Tuesday, 10 September 2013

Fatal Inheritance: Chapter Nine.


Fatal Inheritance, Stephen Walker, novel, Liz Sanford, Occult Investigation
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The moment she got back from her interview, Alison Parker strode into Frank's spare room, flung her cases onto the bed, flung them open and grabbed her clothes from the wardrobe. She stared to pack...
...but the moment the first item of clothing hit the bottom of the first case, her phone rang.
She picked it up from where it lay by her bags, held it against her ear and said, 'Alison Parker Enterprises. We create dreams like cheese creates nightmares.'
'Alison, what the hell're you doing?' It was Liz and she sounded annoyed.
'I'm packing my bags.'
'To do what?'
'To go to Delgado Manor.
'That's what you think. You're unpacking those bags and you're staying where you are.'
'I take it Lou's been in touch.'
'Yes he's been in touch and he's an idiot.'
'He's your boss.'
'I don't care what he is. You're not my assistant and you never will be.'
'Well maybe you'd better listen to this recording he gave me to play to you at times of friction.'
She took her Dictaphone from by her cases, held it to the phone and pressed Play. It said, 'Betty, I'm your boss. This girl's your assistant. You'd better let her assist you or I'll replace you with a man and make you his secretary.'
Alison pressed Stop then Rewind and, again holding the phone to her ear, said, 'So, what've you got to say about that?'
On the other end, Liz gave a long long sigh. She went quiet. She did something that sounded like pacing. She did something that sounded like stopping pacing. She did something that sounded like more pacing. She stopped pacing. Finally, she said, 'You want to be exposed to danger?'
'Yes I want to be exposed to danger.'
'Right. I'll expose you to danger - and then let's see how you like it. Tonight, the moment the sun sets, I need you to do something for me.'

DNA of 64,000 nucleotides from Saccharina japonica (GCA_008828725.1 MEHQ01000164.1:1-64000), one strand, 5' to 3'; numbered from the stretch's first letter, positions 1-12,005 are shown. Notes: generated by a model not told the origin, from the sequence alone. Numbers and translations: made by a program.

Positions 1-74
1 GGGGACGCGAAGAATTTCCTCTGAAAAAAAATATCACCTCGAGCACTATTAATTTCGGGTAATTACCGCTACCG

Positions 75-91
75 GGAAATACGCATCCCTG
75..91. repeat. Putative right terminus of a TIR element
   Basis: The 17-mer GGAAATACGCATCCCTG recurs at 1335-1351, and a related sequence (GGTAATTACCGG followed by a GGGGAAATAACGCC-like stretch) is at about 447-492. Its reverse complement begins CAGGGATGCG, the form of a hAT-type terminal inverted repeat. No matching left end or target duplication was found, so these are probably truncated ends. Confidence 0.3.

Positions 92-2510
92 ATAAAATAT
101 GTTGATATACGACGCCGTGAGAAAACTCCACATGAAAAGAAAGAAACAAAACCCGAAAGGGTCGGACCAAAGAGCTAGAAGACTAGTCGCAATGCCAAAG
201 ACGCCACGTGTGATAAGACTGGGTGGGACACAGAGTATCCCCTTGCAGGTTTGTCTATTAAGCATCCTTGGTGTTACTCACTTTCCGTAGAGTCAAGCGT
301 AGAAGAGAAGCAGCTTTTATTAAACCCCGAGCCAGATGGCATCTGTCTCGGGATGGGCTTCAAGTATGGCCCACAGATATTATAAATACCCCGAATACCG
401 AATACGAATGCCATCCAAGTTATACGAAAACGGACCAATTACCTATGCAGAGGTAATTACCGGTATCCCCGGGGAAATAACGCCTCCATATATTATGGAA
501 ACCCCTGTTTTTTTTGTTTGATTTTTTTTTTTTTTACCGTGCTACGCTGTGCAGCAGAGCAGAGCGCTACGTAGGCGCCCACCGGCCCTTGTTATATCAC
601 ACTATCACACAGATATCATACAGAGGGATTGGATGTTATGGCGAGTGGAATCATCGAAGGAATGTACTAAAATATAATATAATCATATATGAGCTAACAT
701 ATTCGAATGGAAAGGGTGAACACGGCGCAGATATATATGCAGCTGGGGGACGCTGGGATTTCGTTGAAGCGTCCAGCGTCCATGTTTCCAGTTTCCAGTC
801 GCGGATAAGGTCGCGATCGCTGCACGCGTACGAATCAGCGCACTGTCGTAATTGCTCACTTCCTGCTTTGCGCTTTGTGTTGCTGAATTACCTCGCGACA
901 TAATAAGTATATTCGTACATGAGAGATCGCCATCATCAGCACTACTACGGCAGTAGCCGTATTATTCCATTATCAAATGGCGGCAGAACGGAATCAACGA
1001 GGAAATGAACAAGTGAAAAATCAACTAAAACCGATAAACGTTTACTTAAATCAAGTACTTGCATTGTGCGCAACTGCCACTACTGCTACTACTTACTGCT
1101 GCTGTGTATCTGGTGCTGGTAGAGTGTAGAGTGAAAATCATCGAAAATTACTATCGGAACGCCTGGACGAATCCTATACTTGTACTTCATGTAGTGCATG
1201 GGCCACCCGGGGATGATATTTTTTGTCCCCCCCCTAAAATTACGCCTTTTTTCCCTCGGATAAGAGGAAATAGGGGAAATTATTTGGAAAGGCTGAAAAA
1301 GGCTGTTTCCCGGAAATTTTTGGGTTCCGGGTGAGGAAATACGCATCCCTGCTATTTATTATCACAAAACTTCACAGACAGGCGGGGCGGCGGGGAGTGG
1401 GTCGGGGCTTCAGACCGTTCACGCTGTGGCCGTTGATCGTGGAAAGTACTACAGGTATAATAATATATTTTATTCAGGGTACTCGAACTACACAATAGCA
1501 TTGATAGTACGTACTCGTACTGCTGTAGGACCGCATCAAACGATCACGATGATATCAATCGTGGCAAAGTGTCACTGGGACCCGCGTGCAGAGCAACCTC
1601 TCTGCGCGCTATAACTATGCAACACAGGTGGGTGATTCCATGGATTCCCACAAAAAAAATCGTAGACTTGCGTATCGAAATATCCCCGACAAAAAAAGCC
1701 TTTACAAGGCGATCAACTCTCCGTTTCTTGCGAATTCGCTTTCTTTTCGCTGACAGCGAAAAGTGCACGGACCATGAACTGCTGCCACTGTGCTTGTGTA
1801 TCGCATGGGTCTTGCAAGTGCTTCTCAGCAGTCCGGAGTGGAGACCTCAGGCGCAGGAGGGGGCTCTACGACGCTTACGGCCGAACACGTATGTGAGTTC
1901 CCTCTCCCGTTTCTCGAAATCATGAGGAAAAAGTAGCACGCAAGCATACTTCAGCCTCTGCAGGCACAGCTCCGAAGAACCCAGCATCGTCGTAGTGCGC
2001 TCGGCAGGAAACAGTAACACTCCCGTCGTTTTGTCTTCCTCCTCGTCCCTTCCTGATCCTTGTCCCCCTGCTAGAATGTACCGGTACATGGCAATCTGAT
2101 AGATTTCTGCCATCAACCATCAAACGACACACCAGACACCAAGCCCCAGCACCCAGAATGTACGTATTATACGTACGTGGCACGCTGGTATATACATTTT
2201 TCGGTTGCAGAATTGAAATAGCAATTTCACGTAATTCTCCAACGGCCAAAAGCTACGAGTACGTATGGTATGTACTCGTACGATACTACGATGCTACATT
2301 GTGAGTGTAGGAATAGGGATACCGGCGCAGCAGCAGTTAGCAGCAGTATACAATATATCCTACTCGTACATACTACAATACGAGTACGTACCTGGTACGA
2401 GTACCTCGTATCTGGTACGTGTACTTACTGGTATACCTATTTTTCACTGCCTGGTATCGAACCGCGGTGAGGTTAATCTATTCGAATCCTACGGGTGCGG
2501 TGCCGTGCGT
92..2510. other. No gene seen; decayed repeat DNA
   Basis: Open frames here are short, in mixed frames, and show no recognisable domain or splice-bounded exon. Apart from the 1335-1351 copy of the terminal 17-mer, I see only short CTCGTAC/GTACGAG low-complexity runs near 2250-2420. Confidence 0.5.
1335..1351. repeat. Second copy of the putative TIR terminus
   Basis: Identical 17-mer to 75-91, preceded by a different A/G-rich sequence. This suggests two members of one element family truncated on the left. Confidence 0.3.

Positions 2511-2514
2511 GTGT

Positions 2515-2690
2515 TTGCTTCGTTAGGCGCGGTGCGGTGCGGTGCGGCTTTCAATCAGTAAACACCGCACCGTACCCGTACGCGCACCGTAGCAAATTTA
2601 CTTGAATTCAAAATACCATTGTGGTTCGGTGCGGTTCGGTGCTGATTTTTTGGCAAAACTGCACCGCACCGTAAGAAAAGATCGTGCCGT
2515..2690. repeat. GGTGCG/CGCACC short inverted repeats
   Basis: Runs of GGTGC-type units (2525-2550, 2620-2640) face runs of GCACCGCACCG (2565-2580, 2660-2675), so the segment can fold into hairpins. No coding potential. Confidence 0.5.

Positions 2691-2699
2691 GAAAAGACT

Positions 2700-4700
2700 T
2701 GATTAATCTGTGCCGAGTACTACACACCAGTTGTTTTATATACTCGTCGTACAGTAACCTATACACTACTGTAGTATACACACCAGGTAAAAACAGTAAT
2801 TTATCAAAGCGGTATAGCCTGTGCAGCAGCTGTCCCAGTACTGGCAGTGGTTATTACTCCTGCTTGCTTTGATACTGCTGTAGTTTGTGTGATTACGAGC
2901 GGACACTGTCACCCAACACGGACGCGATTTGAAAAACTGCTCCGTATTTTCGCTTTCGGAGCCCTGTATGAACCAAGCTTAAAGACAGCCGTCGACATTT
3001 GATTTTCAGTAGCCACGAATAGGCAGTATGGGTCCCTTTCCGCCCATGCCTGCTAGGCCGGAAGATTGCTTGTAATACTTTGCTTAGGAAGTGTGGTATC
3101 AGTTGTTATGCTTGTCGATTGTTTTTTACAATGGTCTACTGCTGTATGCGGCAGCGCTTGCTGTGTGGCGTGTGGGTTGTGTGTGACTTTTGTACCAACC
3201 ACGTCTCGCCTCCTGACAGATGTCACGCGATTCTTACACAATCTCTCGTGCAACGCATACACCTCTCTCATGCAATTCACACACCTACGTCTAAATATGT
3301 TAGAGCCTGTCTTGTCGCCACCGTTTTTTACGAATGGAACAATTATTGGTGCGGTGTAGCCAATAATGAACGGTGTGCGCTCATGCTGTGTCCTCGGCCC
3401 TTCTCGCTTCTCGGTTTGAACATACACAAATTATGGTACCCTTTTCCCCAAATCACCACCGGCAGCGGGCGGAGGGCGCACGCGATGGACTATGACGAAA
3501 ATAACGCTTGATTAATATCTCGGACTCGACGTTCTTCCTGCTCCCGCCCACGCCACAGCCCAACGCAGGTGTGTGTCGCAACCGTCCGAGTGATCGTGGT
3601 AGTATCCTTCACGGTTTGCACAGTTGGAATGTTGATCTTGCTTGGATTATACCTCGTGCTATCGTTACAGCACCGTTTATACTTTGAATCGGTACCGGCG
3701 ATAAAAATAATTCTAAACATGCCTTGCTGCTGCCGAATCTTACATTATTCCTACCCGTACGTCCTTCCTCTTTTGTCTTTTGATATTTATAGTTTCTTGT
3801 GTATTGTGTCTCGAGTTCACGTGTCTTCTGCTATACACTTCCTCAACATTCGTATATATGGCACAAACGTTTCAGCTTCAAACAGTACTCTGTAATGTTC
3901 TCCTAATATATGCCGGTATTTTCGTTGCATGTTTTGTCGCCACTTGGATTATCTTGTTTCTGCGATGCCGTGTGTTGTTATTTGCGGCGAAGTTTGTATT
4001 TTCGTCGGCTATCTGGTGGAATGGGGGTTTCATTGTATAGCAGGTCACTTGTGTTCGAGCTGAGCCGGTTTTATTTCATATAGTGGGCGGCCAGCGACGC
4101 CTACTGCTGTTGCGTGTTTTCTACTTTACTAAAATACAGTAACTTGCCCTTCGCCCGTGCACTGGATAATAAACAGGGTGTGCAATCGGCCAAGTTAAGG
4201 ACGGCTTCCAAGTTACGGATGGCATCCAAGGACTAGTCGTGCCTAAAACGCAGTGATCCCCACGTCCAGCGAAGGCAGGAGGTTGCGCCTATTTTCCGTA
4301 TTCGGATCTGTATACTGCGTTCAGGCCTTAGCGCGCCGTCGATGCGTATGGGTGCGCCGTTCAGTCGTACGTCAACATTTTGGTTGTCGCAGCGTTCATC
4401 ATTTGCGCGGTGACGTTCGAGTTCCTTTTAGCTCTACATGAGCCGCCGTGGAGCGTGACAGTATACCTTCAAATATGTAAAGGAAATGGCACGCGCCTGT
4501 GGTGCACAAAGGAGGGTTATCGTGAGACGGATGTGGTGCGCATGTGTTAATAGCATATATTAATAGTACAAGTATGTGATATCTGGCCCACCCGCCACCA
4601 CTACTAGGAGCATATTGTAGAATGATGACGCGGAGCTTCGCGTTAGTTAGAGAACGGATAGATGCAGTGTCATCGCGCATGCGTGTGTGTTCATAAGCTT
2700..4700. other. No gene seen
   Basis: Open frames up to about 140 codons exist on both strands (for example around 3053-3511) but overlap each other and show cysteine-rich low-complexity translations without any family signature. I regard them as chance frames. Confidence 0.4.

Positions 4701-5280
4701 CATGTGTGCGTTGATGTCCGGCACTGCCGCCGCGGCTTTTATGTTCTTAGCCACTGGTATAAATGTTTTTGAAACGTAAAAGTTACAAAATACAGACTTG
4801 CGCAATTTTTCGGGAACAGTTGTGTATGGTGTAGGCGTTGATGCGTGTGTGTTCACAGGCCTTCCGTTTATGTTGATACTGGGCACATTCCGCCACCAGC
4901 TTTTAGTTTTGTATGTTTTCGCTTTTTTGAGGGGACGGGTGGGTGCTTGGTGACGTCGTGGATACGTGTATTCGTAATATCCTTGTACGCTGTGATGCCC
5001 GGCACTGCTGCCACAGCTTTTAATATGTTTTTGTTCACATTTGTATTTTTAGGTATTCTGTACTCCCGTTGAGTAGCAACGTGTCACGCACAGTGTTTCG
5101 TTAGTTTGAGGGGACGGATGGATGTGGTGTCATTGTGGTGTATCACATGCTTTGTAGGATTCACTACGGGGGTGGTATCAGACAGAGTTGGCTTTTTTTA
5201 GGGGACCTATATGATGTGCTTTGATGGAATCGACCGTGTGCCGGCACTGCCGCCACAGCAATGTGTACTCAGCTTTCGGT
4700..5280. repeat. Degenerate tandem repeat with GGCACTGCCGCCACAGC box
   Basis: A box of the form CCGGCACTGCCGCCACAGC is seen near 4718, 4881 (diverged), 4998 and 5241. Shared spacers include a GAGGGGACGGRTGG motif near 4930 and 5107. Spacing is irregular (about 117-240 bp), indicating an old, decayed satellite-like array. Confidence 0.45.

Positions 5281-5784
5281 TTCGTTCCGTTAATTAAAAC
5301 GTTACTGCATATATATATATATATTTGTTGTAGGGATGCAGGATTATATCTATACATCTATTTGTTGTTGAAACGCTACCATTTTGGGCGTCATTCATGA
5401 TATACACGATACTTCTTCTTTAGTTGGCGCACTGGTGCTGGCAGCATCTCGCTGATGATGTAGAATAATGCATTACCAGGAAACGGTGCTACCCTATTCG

'Does it involve sticking my job up my arse?'
'No. It involves a drive to Sleeton.'
'Which is?'
'An old abandoned coalfield on the way to Hangerton. According to local legend, since its desertion, it's been haunted by a creature called the Beast of Sleeton. Tonight, I want you to go to that coalfield, I want you to sit in your car in the middle of it and I want you to see if you can find the Beast.'
'From what I've heard since I got here, that thing might be what killed Danny boy.'
'And if I find it?'
'Do nothing. Stay in the car and phone me. Keep your doors and windows locked and, if it makes any move towards you, get out of there. Got that?'
'Got it.'
'And Alison?'
'Good luck. Coz if that thing gets its teeth into you, luck's the only hope you'll have.'
Liz jabbed off her mobile phone, tossed it on the table to her left and resumed her investigation. Alison wanted to see what sort of things an occult investigator had to deal with? Well now she was going to find out. And if she didn't like what she found out? Tough. She'd dug her own grave, now she was going to have to lie in it.
As for Liz's own investigations, if her chats with the staff had been of little use to her, she had other options available. She'd tried searching the house from front to back and side to side. Now to try up and down.
Liz was on the upstairs landing, stood beneath a hatch in the ceiling. According to Rachel, when she'd been showing Liz around, it led up to the roof. Liz grabbed a table from where it stood by the wall, and dragged it to stand under the hatch.
She climbed up onto the table and, with a twist of its handle, opened the hatch. It lifted upwards. She pushed it aside and then, with a jump, hauled herself up through it.